Following two failed marriages (the latter produced his eldest son, Zak), Harry found happiness the third time around with Una O’Keefe. The couple settled down and had six children together. In late 1980, he was dealt a brutal blow, when John Lennon, who had recently returned to making music, was shot dead in the street by an obsessive “fan.” Throughout the ‘80s, Harry’s musical output was sporadic. He began devoting his time to gun control issues and his musical ambitions took a back seat. In the early ‘90s he found out a duplicitous business manager had embezzled his fortune. After spending three years in prison, she was released without ever paying restitution.

                After he suffered a massive heart attack in 1993, Harry began to press the RCA label to release a retrospective box set. He also began diligently recording new songs with producer Mark Hudson. Tragically, he died from heart failure in early 1994. He was just 52 years old. The songs, some of which were brand new, while others dated back to the ‘70s and ‘80s, remained in limbo after his death. But Mark forged ahead, adding the musicians from Harry’s wish list throughout the years and essentially following Harry’s sonic blueprint. Now, thanks to the fine folks at Omnivore Recordings, collected these songs and they are finally seeing the light of day as Losst And Founnd. (See what they did there?)

                The album opens with the title track. Written in the early ‘90s, the melody has a nursery rhyme quality that harkens back to his earliest children’s songs. However, the lyrics tackle grown-up topics. Jangly guitars are bookended by layers of bass, percussion, synths, piano, B3, more guitars and a horn section. Harry’s vocals are open and folksy, even as he mixes the personal with the political; “One for the government, two for the President, standing outside right next to his monument/How can take the problems from the innocent, one for the indigent standing on pavement.”

                This collection is dotted with compositions originally written in the 1970s and 1980s, yet they don’t seem the least bit dated. Both “U.C.L.A.” and “Try” originally incubated in the ‘70s, but feel timeless. The former is typically tongue-in-cheek. The breezy melody and playful vocals are anchored by a see-saw rhythm, pliant piano, dobro and slide guitar accents, wiry bass lines, a wash of Hammond B3, plus horns, strings and percussion. Harry gets the ball rolling with a droll “yeah…” But things take a wistful turn as he trips down Mop-Top memory lane; “There is no place like Penny Lane, there’s no more yesterday, but something’s in the way you move me, keeps moving me from day to day.” A fluttery arrangement adds some Fab Four fripperies; a tart trumpet fanfare, lang syne strings, ascendant guitar notes, and a rumbly bass line that simply comes together, underscoring the nostalgia. The latter is a roguish shuffle that matches motivational “Hang-In-There-Baby” lyrics to Harry’s laconic delivery and blustery instrumentation.

                The ‘80s tracks are represented by “Lullaby” and “Woman Oh Woman.” “Lullaby” blends silky strings, nimble bass, twinkly celeste and piano, hushed guitars and a tip-toe meter. The sleepy-time cinematic sweep is tied together by gentle lyrics that sooth a child’s bedtime jitters; “Your eyes are just as heavy as lead, there’s nothing left to be said, it’s time to call it a day, the sandman’s on his way, it’s time to say goodnight and reassure you/A pillow’s just a pillow, your army’s gone to bed, there’s nothing left to say but I love you.”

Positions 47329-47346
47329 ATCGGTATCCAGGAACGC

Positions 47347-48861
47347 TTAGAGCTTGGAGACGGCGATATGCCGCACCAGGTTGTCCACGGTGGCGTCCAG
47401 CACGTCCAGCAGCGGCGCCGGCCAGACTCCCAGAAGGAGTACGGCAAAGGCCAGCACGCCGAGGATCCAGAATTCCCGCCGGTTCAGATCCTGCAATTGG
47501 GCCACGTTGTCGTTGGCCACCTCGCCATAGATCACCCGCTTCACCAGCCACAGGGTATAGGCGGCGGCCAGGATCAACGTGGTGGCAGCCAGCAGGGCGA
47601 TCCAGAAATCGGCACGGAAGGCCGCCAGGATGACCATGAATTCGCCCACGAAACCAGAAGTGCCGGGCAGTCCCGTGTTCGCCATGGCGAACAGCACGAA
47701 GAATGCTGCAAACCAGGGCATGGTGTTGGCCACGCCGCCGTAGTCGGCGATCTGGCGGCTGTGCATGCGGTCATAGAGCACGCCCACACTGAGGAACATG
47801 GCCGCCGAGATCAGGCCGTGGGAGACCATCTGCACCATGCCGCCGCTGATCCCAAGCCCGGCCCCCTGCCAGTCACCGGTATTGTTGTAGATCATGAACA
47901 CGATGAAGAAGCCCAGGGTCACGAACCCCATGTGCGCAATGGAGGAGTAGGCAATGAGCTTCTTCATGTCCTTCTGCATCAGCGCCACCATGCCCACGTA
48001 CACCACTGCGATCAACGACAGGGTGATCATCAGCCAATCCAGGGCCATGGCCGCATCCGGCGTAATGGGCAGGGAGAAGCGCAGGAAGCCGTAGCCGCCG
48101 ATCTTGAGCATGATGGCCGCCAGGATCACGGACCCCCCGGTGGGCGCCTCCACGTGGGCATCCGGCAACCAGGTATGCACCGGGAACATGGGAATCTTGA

“Woman…” is a woozy paean to womankind that drafts off the old I-vi-IV-V progression of the Hoagy Carmichael chestnut, “Heart And Soul.” Bleating synths, tensile bass, plangent piano, and shimmery guitars connect with exotic bowljo notes, horns and a Parisian-flavored accordion, courtesy Van Dyke Parks. Harry’s admiration feels a touch patronizing, when viewed through the current “#metoo” prism; “If you knew true devotion, you’d jump into the ocean and drown, going down thinking of me.” But it’s clear his heart’s in the right place. There’s a bit of “Pet Sounds” heft on the break.

                Harry slips in a couple of cover songs. “Snow” is a Yoko Ono track that originally appeared on John and Yoko’s third joint effort, “Wedding Album.” One of her more conventional efforts, it receives a lush, vaguely tropical arrangement here. Yoko’s reticence is replaced by Harry’s self-assured take. The album’s final song, “What Does A Woman See In A Man,” was written by Jimmy Webb, a ‘60s contemporary and equally lauded wunderkind songwriter. It began life as a sardonic piano ballad that landed somewhere between Tom Waits and Warren Zevon. In Harry’s hands, it receives a lush, rococo, classically inclined arrangement. Erudite lyrics pay homage to the enduring patience practiced by the fairer sex; “His stomach hangs out and there’s a hump on his back and he eats like Conan The Barbarian/While she keeps herself trim, and her posture is prim, and her manner is quite cosmopolitan…tell me, what does a woman see in a man?”

                Other interesting tracks include the Orwellian Big Easy strut of “Animal Farm,” and the achingly sincere “Love Is The Answer.” There’s a sporty shout-out to L.A. baseball with “Dodger Blue” and the rollicking “Hi Heel Sneakers/Rescue Boy Medley.” Here, Harry cannily fuses the 12-bar Blues of the early ‘60s hit with one of his final compositions.

                Harry Nilsson was something of a musical unicorn. He effortlessly blended genres like Baroque Pop, Psychedelia, Jazz and the American Songbook into a seamless aural tapestry. Although he was never fully appreciated in his own time, his influence is exponential. Everyone from The Turtles to Neko Case, the eels, Cypress Hill and Aimee Mann have covered his songs. He should have been inducted into the Rock & Roll Hall Of Fame when he first became eligible, decades ago, while he was still around to enjoy it. In any case, the time is right for a Nilsson Renaissance. Losst  And Founnd is a gentle reminder of an epic talent.